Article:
Most artists, when they begin a new work of art, have a preconceived notion of what they're about to put down on the canvas. ButGuido Mena
does not. He simply begins with a line and takes it from there.
"Inspiration is a dangerous thing. A lot of artists wait to be inspired, but I just try to be inspired doing the work process itself," Mena said.
That process is more intense for Mena than for most. Because Mena is colorblind, he must complete an entire painting in a single sitting; otherwise, when he returns to his canvas later, he's unable to match the colors he's already used. That vivid colors are an integral element of Mena's style makes his colorblindness -- and his success in overcoming it -- all the more awe-inspiring.
"I start building the lines and start letting them suggest something else," Mena said of his work, where his background in commercial design and illustration and his desire to produce high quality art converge.
As a freelance artist, Mena has produced murals for American Airlines Arena, NASDAQ, Disney World, Target, and more. He caught the attention of Bacardi U.S.A. Inc. and produced a number of murals and creative projects for them, until he was asked to become director for their in-house art department. Mena held the position for 12 years before branching out on his own to produce his signature style of linear defying art.
Mena says that though his colorblindness makes his work more challenging, he continues to excel in a field he knew he wanted to pursue since the day he was able to pick up a pencil. During high school at Coral Park, he was inducted into the Hall of Fame for Art and went on to study at the Pratt Institute in New York and then the Academy of Art College in California.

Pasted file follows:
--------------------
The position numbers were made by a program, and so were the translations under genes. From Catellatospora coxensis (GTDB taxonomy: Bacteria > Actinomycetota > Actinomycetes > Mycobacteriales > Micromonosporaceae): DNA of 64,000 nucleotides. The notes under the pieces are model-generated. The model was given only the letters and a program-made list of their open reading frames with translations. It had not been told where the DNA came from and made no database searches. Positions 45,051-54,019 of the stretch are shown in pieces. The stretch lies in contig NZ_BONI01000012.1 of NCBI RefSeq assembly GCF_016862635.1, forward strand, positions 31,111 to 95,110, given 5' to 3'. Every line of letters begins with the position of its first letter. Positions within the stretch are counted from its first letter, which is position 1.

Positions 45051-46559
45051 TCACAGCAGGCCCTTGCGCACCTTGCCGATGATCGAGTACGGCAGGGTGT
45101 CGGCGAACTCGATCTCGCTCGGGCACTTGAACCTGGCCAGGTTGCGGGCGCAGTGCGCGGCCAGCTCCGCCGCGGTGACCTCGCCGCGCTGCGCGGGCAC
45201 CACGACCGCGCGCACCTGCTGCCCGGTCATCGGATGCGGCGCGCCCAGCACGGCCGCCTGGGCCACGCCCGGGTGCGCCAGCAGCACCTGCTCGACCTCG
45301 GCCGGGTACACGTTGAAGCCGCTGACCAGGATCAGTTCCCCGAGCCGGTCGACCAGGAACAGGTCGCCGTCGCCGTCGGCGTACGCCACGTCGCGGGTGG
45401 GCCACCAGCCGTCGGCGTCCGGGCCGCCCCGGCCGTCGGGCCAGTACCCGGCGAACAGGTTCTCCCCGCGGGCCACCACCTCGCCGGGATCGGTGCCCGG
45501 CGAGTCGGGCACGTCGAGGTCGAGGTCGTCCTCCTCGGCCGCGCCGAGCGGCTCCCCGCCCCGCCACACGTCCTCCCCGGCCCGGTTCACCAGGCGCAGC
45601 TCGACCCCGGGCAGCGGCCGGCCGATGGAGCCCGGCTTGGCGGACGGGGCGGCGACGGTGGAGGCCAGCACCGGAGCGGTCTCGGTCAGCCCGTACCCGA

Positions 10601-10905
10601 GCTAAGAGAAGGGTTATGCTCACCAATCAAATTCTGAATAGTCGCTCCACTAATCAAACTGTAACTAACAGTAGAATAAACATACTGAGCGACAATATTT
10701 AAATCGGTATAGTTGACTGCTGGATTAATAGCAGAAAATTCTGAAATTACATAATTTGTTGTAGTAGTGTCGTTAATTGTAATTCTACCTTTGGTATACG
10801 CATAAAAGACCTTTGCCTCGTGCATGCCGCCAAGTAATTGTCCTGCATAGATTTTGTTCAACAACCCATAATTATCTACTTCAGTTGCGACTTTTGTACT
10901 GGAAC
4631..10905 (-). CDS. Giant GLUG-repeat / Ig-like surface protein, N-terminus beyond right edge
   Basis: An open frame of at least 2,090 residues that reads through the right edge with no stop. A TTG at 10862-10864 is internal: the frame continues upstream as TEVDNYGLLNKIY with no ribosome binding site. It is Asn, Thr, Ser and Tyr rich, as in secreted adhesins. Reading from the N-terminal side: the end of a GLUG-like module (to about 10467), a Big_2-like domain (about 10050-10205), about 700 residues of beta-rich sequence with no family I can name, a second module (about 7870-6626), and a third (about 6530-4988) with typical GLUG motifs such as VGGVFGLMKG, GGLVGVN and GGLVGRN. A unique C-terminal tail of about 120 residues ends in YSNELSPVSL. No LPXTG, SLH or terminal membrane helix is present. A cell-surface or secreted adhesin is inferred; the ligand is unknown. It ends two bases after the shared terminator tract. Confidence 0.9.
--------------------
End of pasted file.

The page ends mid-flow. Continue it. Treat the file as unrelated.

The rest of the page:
"Everybody has obstacles in their life, and you just have to make it work for you. I'm not special there. Sometimes people will focus on your disability and not what you can do," Mena said, reluctant to address the issue of his colorblindness at all.
He's so reluctant to speak about his colorblindness, in fact, that during his entire stay at Bacardi, no one knew about it.
Mena's work has garnered recognition, not because of his unique visual perspective, but because he has created a style for himself that no one else can duplicate in the same manner -- one even he himself has trouble explaining.
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"You're trying to create an illusion on two-dimensional paper, and like a magician, if you try to explain what you're doing, you take away that illusion," Mena said.
He is one of six artists who will be featured as part of the Contemporary Expressions exhibit at the Cremata Gallery this Friday. Each artist's unique vision contributes a piece of a hexagon to explore the dynamics of contemporary art. The exhibit will run in conjunction with Viernes Culturales and feature the works of multicultural artists including Cristina Alzualde (Argentina), Carolina De Panfilis (Venezuela), Astolfo Fuenes (Venezuela), Katiuska Gonzalez (Venezuela), and Rocio Granados (Spain).
Contemporary Expressions opens Friday, September 12 and runs through Wednesday, October 10 at Cremata Gallery, 1646 SW Eighth Street, Miami. Opening reception is September 14 from 7 to 10 p.m. Open Friday, September 28 for Viernes Culturales/Cultural Friday's Art Walk from 7 to 11 p.m. For more information call 305-644-3315.